Lázaro Cárdenas and Cardenismo
Summary and Keywords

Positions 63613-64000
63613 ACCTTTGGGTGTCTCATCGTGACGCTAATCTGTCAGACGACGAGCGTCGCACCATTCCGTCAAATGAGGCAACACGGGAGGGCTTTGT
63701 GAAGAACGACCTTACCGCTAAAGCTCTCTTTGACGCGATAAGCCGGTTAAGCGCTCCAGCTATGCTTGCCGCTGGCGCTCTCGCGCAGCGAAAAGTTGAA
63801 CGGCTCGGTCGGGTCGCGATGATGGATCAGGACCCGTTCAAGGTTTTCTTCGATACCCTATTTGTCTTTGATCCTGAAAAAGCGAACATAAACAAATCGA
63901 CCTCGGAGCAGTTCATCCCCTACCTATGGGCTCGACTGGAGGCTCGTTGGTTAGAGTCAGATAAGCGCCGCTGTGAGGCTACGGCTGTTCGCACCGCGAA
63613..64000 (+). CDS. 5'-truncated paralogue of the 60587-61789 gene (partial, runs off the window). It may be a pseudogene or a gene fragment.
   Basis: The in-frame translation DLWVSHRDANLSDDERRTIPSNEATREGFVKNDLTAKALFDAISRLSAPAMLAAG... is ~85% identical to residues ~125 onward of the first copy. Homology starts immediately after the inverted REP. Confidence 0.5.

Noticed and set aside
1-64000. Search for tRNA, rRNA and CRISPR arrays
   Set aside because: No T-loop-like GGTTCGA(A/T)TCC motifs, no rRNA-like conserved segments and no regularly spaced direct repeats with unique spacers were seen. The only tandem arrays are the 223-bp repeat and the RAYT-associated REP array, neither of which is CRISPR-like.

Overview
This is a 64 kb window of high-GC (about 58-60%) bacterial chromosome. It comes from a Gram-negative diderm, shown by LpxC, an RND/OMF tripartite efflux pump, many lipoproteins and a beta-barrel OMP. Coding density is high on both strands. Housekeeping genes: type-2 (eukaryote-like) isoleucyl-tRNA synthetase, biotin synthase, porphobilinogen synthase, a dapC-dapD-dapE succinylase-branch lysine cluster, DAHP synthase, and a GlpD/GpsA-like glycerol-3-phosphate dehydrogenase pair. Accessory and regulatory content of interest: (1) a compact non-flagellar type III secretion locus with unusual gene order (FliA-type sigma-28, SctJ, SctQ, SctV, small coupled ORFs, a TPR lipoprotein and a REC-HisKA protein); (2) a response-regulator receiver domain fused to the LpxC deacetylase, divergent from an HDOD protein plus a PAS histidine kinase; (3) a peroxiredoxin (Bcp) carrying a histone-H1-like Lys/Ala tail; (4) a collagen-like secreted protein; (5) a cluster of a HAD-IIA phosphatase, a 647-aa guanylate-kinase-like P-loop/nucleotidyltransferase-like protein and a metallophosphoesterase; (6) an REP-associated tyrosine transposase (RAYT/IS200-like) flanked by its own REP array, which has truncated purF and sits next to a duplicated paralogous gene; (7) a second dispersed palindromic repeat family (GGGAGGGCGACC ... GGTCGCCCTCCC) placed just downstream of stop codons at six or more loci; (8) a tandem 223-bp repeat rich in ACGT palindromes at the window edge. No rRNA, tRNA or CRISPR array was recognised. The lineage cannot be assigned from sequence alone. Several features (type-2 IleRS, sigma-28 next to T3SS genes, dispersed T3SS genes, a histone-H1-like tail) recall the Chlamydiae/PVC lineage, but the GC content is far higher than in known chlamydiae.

Lázaro Cárdenas served as Mexico’s president from 1934–1940. His presidency marked the end of the “Maximato,” the period in which the former president Plutarco Elías Calles exercised control. It bridged the gap between the rocky postwar years of the 1920s and the authoritarian dominance of the Institutional Revolutionary Party (PRI) that characterized the rest of the 20th century. Cárdenas is Mexico’s most studied and best remembered president. To the extent that the Mexican Revolution ever was truly radical or popular, it was during the Cárdenas presidency. Cardenismo is an amorphous term that refers both to Cárdenas’s administration and his reform agenda. Cardenistas were a diverse coalition of supporters, some who advocated his agenda and others who merely allied themselves with his administration for non-ideological reasons. Cárdenas set out to realize what he saw as the promises of the revolution: justice for workers and peasants. He distributed about twice as much land as his predecessors combined, and he promoted unionization and strikes. He famously expropriated and nationalized the petroleum industry in dramatic defense of the Mexican worker. These actions earned him enduring affection, although he did not receive universal support even among the disenfranchised while in office. Many opposed his policies, especially those tied with the project of cultural transformation whose origin came earlier, but whose objectives Cárdenas sought to support, especially secularization. Cárdenas’s “Socialist Education” project faced particularly fierce opposition, and he was forced to abandon it along with most of the anticlerical agenda after 1938. That same year, he reorganized the ruling party along corporatist lines and rebaptized it the “Party of the Mexican Revolution,” or PRM. That restructuring is largely credited with having created the conditions under which future administrations would be able to exercise authoritarian control, although this was not Cárdenas’s intention. His presidency is more noted for what it failed to accomplish than for its successes. Nevertheless, his legacy lives on, most visibly in countryside and in the political career of his son Cuahtémoc, who has for decades struggled to fulfill his father’s vision.